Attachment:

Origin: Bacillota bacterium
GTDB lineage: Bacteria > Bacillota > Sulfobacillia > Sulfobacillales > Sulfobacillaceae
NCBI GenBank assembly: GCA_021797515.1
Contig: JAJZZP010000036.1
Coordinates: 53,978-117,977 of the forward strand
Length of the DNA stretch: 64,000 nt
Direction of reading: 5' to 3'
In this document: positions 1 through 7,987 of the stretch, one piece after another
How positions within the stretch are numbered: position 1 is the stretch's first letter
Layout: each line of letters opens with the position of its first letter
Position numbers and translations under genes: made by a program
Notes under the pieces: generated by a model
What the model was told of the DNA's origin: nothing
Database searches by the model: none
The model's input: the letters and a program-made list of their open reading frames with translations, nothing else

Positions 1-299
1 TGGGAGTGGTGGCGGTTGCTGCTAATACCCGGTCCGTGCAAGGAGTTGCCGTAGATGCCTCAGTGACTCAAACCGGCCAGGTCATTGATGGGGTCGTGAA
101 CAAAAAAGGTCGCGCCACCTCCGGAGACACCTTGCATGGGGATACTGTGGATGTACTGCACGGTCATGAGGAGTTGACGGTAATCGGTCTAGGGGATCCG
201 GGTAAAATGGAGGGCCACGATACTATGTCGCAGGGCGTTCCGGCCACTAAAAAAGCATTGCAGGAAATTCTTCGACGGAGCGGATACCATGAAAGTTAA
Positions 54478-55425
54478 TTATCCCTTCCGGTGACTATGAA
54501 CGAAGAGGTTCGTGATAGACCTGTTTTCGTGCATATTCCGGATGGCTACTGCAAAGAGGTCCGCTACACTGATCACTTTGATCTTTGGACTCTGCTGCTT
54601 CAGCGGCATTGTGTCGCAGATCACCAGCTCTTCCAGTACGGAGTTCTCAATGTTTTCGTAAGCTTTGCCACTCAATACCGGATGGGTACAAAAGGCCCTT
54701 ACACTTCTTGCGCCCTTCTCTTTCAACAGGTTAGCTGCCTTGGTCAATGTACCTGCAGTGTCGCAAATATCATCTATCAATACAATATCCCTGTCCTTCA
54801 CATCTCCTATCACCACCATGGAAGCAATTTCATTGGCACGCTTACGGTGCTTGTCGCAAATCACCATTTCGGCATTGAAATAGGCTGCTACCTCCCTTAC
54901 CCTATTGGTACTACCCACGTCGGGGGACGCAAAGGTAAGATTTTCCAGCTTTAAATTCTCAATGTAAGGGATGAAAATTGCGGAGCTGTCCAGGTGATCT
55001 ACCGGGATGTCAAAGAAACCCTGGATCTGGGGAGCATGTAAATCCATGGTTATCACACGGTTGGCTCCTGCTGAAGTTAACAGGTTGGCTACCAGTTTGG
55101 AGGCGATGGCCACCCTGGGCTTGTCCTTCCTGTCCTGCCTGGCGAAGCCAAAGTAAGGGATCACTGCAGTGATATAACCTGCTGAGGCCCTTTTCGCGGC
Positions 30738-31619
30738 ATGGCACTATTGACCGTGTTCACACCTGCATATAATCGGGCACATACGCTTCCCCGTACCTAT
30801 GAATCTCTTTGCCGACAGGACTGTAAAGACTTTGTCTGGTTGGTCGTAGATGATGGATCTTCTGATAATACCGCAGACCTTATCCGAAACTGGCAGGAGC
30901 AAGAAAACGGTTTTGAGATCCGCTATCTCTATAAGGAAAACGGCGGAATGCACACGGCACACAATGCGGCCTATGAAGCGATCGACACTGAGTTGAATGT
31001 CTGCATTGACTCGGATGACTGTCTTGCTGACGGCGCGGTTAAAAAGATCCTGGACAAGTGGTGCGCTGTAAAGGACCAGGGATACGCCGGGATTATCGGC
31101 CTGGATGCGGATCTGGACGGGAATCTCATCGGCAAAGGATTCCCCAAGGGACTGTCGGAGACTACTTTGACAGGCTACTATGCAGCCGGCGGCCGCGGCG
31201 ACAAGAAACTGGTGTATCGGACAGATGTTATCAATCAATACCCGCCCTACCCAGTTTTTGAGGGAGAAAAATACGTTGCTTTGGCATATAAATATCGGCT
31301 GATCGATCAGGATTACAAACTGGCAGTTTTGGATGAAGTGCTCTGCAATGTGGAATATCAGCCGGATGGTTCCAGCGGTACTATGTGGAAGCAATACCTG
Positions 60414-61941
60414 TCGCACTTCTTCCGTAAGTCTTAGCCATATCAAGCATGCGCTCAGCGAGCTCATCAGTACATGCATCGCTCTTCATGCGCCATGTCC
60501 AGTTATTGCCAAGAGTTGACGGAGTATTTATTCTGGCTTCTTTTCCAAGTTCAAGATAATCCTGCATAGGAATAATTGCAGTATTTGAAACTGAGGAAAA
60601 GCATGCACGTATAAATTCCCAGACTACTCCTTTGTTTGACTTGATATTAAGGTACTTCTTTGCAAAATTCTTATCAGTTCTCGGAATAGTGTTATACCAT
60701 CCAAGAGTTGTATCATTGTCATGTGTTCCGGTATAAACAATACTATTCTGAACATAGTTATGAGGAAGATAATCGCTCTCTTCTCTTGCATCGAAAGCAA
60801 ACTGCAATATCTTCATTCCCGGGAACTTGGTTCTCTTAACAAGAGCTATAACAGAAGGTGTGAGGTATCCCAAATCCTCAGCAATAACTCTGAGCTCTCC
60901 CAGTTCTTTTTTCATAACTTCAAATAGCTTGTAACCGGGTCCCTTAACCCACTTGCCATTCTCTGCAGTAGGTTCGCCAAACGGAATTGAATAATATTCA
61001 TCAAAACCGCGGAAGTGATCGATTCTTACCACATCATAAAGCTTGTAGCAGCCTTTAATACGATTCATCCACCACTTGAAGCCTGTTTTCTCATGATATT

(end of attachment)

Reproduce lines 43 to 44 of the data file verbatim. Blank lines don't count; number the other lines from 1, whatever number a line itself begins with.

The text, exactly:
60901 CAGTTCTTTTTTCATAACTTCAAATAGCTTGTAACCGGGTCCCTTAACCCACTTGCCATTCTCTGCAGTAGGTTCGCCAAACGGAATTGAATAATATTCA
61001 TCAAAACCGCGGAAGTGATCGATTCTTACCACATCATAAAGCTTGTAGCAGCCTTTAATACGATTCATCCACCACTTGAAGCCTGTTTTCTCATGATATT